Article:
A fresh approach to crime fiction

Defining Moments

Not many books leave me speechless, drained, but exhilarated by the turn of the last page. Even fewer affect my emotions to the point where I shed a tear because something in the story resonates with something deep in me.

To Kill A Mocking Bird by Harper Lee was the first book to do this when I read it aged 16. It changed my whole outlook on the world and ignorance in particular.

This week, many years on, A Greater World by Clare Flynn also touched me in a similar, profound way.

Both these novels have injustice and unfairness at their core.

As in life, these novels have defining moments that shape the characters and their values.

I recall several defining moments from my childhood where I felt I’d been treated unfairly. I’m not sure I realised or fully understood the impact of these moments at the time, but they shaped my life.

reading the riot act

Due to my fascination with the words around the photos in the newspapers my father enjoyed, he taught me to read before I went to school. For some unknown reason, this antagonised my first teacher, who told me off in no uncertain times, making me an example in front of the class.

Why she did it, I don’t know. But I was so incensed with the unfairness of her outburst that I walked the mile and half home that lunchtime, vowing never to return to school.

By the age of six or seven, I was already a storyteller, embellishing my tales to make them more exciting. Then one of the lads in the group called me a liar. When he walked away with all the other children in the group, I had a choice to make.

If I went with them, I was admitting I’d lied, when I hadn’t. So I went the other way, as I have for most of my life, refusing to compromise my values, no matter how unfairly treated and judged I felt.

death duties

My father died from a heart attack when I was eight. At the time, I didn’t know how little I knew about him. My memories are as scant as photographs of him. I suspect the unfairness and injustice of his early demise hampered my life for many, many years to come.

My Italian mother dealt with her feelings by blaming him for everything, but because she couldn’t read or write English, I was left to me to deal with government agencies, local authorities, the tax man, and the teachers at my schools. We were poor, dependent on the State, and forced to move from the house that had come with my father’s work.

class wars

But it wasn’t until I passed my 11+ exams and went to a grammar school that I understood how unjust and unfair life could be. I was judged and condemned by many, but not all, of my piers for being poor. I was a scrounger because I had free school meals and uniform courtesy of the welfare state. I was a lowlife because I lived in a Council house.

I felt so humiliated and embarrassed, I never brought anyone home.

falling on deaf ear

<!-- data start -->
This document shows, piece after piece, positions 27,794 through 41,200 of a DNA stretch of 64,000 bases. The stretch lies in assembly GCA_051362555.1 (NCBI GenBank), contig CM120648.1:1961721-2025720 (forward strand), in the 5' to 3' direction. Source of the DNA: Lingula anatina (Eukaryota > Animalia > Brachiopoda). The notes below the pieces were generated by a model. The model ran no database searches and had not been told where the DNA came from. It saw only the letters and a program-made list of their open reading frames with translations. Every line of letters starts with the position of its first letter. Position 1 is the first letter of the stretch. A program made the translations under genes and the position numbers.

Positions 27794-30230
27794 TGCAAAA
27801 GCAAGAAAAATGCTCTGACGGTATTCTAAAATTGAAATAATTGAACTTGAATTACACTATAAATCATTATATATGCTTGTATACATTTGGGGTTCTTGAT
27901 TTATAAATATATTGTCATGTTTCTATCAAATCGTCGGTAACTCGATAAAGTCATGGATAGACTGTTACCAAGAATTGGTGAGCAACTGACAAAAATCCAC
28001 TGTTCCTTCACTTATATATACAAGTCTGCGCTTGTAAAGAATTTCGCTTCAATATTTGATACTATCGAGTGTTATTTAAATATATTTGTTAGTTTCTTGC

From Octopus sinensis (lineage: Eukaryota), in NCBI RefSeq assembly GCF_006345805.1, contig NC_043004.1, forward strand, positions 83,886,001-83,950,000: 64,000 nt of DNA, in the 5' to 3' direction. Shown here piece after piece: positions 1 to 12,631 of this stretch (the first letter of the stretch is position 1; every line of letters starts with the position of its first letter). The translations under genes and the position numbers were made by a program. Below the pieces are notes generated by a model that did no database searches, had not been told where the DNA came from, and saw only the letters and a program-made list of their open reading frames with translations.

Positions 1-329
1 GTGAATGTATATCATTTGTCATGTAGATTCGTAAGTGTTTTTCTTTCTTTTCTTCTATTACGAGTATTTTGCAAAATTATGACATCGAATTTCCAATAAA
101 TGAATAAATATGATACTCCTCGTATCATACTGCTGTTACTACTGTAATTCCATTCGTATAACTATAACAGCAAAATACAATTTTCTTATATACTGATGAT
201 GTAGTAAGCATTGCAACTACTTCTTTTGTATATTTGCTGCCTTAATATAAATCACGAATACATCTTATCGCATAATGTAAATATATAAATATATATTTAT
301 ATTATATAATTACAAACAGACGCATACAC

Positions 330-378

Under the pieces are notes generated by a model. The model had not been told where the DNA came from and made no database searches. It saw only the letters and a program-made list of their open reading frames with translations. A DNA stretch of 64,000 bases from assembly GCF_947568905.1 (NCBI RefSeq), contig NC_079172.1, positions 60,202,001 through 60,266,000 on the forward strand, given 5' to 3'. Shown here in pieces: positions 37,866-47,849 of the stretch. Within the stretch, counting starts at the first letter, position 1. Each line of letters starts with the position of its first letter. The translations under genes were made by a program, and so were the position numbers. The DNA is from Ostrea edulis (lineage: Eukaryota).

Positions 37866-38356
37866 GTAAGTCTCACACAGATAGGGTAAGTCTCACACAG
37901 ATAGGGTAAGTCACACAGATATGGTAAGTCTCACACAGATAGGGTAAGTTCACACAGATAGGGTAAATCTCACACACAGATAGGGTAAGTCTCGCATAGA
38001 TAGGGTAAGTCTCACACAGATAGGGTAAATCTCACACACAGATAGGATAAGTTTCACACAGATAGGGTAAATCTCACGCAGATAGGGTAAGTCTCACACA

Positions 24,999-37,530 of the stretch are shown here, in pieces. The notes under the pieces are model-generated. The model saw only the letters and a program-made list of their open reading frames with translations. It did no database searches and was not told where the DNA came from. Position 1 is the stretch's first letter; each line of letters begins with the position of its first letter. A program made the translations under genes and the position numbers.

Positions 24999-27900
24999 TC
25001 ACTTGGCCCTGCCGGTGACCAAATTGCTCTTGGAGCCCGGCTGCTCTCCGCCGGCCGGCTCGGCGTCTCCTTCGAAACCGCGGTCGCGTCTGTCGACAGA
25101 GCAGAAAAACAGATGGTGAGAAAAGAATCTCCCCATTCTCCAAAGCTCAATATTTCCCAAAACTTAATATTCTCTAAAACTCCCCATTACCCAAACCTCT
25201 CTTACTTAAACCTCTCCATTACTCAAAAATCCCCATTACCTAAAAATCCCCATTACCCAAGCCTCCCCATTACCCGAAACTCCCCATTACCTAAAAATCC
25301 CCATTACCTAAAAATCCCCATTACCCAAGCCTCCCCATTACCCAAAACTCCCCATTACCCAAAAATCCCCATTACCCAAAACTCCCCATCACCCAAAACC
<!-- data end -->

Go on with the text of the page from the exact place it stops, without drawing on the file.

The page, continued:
The final injustice was losing the hearing in my left ear when I was 14 because a lorry knocked me off my bicycle. An elderly lady witnessed the driver cut across the road to go down a side street, catapulting me off my bike. I spent four days in a coma and four months undergoing hearing tests.

But the witness refused to give a statement or testify. The driver claimed I rode into the side of his lorry and that was that. I can’t begin to tell you how unfair and unjust that felt at the time.

I vowed then to always stand up and report any wrong doing I witnessed, and to testify if needed.

healthy outcome

Maybe this led to me becoming an environmental health officer. The job combined my concern for the environment with my sense of justice and fair play. Like a policeman, I enforced laws to protect public health, but I could also ensure food businesses were treated fairly, operating to the same standards.

Fair play and justice is at the core of Kent Fisher, my crime-solving environmental health officer. In No Accident, he’s solving a murder and fighting those who use the system to their advantage to take more than they deserve.

That’s why the unfairness and injustice heaped on Elizabeth and Michael at the start of A Greater World had such a profound emotional effect on me.

Which books had a profound effect on you?

Have you had any defining moments that shaped your life?


To learn more about my early days in environmental health, complete the form below for your free copy of my Case Files.

2 Responses to “Defining Moments”

  1. Caroline Vincent

    Thank you for sharing this, Rob. It is heartwarming and touching and shows determination and strength of character. If anything, that is perhaps what your father instilled in you. His premature death must have made a huge impression and I can only imagine that little boy, having to grow up too fast to stand by his mother. I think, apart from the grief, the most devastating aspect of losing a parent at a young age, is losing your innocence as a child and somehow, becoming an adult before your time is due. Respect.

    Have read To Kill a Mockingbird also, a long time ago, and it made a huge impression. That is why I haven’t read the author’s ‘sequel’ for fear of being disappointed or it damaging the feelings I have always had about To Kill a Mockingbird. Thanks again, Caroline

    Reply
    • mm admin

      Thank you, Carolyn. I wasn’t sure whether to talk about my past as it’s not something I would usually do, but I guess it’s those moments that help make us what we are.

      Reply

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